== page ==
Although these investments are laudable, it appears that they were not entirely motivated by the company’s desire to be a good steward of the environment. As the report sets forth, “AEP’s court-approved settlement of the New Source Review (NSR) litigation provides us with additional opportunities to reduce our power plant emissions.” The complaint by the U.S. EPA and others alleged that AEP had made major modifications at some of its coal-fueled generating units without obtaining the necessary permits and without installing controls required by the Clean Air Act to reduce emissions of sulfur dioxide (“SO2”), nitrogen oxide (“NOx”) and particulate matter. Despite the company’s eagerness to be a leader in environmental conservation, “AEP did not admit to wrongdoing by agreeing to this settlement.”

According to Frank O’Donnell, President of Clean Air Watch, an environmental policy group and whistleblower, “AEP is one of nation’s biggest polluters, now that GM is making fewer cars, and is one the key lobbyist against political interest on global warming.” O’Donnell also says that the company “aggressively seeks to block legislation unless it receives a huge financial wind fall in the deal.” The company’s corporate PAC donated to five members of the Dirty Dozen as well as Congressman Barton.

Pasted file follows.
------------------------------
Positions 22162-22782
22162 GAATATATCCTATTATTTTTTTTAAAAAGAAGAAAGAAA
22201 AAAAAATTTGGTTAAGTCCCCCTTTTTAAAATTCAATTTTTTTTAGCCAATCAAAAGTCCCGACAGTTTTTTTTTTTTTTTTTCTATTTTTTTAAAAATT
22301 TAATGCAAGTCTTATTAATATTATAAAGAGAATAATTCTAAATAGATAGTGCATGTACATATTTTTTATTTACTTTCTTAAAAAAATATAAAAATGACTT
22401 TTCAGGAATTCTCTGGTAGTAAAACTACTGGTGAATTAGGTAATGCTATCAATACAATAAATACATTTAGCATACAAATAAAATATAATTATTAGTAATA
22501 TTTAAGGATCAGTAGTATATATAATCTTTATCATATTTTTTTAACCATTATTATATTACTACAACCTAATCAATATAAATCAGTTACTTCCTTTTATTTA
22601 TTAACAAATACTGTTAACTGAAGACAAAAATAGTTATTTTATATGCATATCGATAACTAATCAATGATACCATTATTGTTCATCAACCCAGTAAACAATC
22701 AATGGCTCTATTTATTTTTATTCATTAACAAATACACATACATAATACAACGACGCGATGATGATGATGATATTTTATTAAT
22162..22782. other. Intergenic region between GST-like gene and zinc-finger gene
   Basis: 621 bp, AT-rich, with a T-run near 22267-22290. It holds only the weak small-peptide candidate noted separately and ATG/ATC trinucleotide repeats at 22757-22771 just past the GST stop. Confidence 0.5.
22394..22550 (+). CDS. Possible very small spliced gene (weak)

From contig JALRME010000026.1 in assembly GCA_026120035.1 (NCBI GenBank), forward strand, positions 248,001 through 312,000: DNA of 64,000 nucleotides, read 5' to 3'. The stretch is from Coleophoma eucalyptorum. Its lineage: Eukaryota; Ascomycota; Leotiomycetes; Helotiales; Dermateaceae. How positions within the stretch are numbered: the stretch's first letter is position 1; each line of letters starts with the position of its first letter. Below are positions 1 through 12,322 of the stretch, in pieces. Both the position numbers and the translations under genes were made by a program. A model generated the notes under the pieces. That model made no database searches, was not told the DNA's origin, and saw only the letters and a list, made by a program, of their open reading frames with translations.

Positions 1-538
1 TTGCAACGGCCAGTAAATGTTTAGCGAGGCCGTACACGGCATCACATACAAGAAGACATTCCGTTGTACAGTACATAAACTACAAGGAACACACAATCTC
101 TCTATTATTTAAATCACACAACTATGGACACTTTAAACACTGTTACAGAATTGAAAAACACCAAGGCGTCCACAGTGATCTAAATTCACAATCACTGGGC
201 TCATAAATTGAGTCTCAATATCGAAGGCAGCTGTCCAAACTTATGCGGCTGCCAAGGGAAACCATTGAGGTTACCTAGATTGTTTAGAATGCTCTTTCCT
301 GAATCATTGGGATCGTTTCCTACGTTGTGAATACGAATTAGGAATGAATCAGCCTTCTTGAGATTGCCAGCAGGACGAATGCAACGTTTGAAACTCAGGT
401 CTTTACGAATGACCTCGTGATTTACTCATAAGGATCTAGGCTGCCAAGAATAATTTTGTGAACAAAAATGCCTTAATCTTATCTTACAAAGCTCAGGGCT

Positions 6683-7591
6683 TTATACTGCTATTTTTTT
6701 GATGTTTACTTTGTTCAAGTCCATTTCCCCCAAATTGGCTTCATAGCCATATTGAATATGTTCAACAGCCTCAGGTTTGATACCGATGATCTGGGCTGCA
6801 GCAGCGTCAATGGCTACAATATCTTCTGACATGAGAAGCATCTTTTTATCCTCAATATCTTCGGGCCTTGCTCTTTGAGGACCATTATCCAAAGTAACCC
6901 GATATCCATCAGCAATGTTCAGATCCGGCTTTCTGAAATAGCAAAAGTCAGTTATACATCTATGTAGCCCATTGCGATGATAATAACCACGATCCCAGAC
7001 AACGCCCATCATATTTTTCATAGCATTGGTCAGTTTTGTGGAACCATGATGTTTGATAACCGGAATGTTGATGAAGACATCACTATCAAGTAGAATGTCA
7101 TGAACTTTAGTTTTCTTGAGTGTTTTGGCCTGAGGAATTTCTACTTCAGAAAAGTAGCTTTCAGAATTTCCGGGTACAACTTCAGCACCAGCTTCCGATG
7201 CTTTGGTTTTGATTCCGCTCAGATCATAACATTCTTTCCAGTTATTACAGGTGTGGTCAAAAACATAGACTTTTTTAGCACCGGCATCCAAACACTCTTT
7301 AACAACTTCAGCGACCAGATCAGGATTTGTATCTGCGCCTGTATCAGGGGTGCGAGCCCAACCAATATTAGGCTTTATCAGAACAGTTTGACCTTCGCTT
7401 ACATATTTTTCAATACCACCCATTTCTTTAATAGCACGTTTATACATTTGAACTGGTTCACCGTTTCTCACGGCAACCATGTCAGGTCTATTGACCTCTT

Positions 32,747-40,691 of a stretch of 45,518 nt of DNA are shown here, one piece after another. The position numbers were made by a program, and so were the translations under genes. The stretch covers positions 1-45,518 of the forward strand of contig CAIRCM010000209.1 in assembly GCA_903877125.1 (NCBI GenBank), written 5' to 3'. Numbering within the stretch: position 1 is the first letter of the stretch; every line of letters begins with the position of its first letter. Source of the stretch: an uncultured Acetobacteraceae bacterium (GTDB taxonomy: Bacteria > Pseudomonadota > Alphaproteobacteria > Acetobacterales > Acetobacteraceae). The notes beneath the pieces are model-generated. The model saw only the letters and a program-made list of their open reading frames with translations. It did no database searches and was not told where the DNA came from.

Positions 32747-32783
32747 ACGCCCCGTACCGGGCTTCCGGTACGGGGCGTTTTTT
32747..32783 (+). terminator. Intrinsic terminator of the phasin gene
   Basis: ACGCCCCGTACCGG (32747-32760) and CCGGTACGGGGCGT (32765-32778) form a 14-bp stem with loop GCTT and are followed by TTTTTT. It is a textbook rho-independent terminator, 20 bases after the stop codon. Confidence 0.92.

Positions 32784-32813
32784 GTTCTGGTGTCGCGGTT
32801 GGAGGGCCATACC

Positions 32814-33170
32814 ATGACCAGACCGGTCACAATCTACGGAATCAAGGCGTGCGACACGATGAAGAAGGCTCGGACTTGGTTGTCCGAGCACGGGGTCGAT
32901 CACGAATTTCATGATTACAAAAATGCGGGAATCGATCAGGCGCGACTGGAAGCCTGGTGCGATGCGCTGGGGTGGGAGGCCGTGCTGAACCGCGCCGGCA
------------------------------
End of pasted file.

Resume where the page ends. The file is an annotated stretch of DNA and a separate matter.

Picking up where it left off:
On October 9, 2007, the Department of Justice, eight states, and 13 citizen groups announced a settlement agreement with AEP under the Clean Air Act, obtaining caps on emissions of pollutants from 16 plants in five states. According to the EPA, it is the single largest environmental enforcement settlement by several measures. The EPA estimates that the company will spend more that $4.6 billion to achieve the emission caps. The settlement also will have one of the greatest individual impacts on pollution, reducing it by 813,000 tons per year. According to assistant administrator for EPA’s enforcement and compliance assurance program, Granta Nakayma, “Today’s settlement will save $32 billion in health costs per year for Americans. Less air pollution from power plants means fewer cases of asthma and other respiratory illnesses.”